The impression given is that somebody in HMRC policy has said "this is the answer we want" and has then backsolved the consultation/discovery phases of the interaction with advisers. The ONLY objective is to give HMRC a tick in the box that the consultation has taken place (which is then ignored and forgotten). MTD is one area. We will see it in IR35, disguised remuneration, deterrents to avoidance, etc.
The only way to bring HMRC to book would be for the entire profession to withdraw any form of cooperation with what is a broken system. That though will never happen.
In the meantime HMRC will continue to go through the motions and tick their boxes and their masters will continue to claim that they are listening. All ery pointless and not a little depressing.

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03rd Oct 2016 11:00

I joined one of these webinars for the first time (and last) it was a waste of time like mtd is going to be

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03rd Oct 2016 11:22

A colleague of mine attended an "Iris World" seminar in Birmingham last Thursday and there was an HMRC Spin-doctor there to discuss MTD. Apparently he got a right mauling from Anita Monteith so perhaps I was too harsh on our representatives.

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By Peter-S
03rd Oct 2016 11:28

So what HMRC are implying is that those clients that currently keep up to date records and use a computer package to do so do not make basic errors. Fascinating world they live in.

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03rd Oct 2016 11:38

As usual, HMRC provide very low level staff to host these webinars, so they don't understand the level of detail required to cover the issues that experienced accountants are concerned about. Much of the presentation is "fluff", aimed at an inexperienced audience and talks about the generalities of "being digital", rather than the realities and implications of forcing businesses to file something (anything) FOUR times DURING each year, rather than ONCE, many months AFTER the end of each year.

Since the webinar information flow is almost exclusively one-way, HMRC could provide a much better service by having senior staff put together a much more detailed presentation aimed at a higher level audience. This presentation should deal with the important questions that the accounting profession have expressed great concern about (eg on aWEB) and not waste our time with the generalities. This need only be recorded once and made available at any time to the target audience.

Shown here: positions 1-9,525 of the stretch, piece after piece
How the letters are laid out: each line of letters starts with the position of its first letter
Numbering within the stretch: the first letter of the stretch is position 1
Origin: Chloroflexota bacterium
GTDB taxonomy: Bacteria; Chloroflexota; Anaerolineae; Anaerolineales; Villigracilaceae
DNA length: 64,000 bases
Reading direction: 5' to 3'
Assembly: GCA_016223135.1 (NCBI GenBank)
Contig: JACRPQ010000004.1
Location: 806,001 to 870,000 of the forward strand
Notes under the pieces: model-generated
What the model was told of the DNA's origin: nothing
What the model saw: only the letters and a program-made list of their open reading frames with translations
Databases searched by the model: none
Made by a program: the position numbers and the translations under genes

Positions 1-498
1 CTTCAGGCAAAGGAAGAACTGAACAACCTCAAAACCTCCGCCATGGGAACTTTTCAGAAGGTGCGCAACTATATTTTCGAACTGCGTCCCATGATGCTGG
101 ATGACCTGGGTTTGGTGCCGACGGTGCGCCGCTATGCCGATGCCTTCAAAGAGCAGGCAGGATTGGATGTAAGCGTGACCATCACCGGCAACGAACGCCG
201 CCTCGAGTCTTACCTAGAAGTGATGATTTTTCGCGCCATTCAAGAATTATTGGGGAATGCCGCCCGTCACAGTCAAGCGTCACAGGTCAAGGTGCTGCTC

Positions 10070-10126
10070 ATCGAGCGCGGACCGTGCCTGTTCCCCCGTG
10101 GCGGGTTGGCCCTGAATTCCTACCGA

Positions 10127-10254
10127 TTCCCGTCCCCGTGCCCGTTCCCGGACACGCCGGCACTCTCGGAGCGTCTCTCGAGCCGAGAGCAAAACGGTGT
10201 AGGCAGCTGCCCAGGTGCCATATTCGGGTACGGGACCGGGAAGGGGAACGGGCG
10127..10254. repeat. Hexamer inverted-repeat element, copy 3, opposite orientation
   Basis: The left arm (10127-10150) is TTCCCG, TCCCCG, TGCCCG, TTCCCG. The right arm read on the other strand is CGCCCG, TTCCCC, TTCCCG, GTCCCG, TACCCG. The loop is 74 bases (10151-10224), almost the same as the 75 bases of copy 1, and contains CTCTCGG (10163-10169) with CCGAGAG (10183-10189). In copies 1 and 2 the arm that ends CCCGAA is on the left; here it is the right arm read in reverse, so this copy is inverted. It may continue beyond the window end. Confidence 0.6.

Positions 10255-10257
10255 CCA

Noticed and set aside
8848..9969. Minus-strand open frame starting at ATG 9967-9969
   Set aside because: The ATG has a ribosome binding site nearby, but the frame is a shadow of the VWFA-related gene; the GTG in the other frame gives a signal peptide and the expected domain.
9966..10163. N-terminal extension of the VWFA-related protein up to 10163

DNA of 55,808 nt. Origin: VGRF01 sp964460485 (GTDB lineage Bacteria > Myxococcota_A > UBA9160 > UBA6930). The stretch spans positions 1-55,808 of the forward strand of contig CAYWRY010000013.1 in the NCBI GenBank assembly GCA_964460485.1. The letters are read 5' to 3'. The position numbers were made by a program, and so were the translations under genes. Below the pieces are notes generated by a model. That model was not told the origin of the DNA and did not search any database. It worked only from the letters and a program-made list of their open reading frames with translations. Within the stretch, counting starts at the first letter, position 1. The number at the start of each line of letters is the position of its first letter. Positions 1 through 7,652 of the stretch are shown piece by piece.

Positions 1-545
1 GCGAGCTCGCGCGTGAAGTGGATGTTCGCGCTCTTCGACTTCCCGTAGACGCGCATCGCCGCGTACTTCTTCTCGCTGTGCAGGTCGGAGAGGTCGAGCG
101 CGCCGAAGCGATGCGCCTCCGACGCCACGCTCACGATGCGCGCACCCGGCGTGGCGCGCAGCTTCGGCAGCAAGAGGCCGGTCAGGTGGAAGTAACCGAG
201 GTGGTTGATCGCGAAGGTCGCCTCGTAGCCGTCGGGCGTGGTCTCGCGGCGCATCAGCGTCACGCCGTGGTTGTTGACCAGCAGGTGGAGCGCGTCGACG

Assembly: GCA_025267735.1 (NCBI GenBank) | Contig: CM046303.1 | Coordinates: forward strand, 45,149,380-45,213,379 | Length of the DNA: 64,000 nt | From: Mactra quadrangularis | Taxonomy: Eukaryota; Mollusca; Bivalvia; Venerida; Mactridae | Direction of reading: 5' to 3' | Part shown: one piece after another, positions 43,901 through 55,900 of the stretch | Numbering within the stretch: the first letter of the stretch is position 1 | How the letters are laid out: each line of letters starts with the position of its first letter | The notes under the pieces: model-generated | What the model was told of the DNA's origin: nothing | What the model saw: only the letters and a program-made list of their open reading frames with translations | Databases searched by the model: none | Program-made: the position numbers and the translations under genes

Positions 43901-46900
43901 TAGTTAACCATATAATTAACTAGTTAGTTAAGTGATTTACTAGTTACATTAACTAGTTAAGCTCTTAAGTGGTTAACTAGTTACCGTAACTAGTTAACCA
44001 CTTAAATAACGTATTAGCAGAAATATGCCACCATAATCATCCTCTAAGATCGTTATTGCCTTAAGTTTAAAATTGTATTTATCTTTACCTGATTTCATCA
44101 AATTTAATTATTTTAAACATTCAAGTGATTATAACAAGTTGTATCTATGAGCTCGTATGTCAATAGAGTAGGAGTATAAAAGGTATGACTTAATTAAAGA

Why waste HMRC time setting up and presenting multiple live sessions? The only "return" communication is via written questions from the audience and, since the webinar audience attendees are chosen at random, the questions from all webinars are just as relevant (or irrelevant) to any attendee of any webinar, so HMRC could add a list of all of the key questions and answers to a single webinar recording, or to a web page listing key questions and answers.

This process feels like HMRC are offloading the important issue of getting feedback from the profession by delegating it to junior staff as they don't really care what we think. Why should they? After all, it's not like HMRC understand that we have experience of how a small business really operates! Doing it this way allows HMRC to claim that they have got feedback from x thousand accountants and that they have taken our views into account. Any commercial business that dealt with its "customers" (sic) this way would be bust inside a year.

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03rd Oct 2016 11:49

The problem with withdrawing co-operation is that it is not for Accountants (Agents) to take the high ground. It is for the small business (by it's representatives (not us)) to say to government via their MP's that this is not a workable proposal and we will block the tunnel if you don't think again. Will it happen? We could play our Trump card and get Farage to organise something.

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03rd Oct 2016 12:36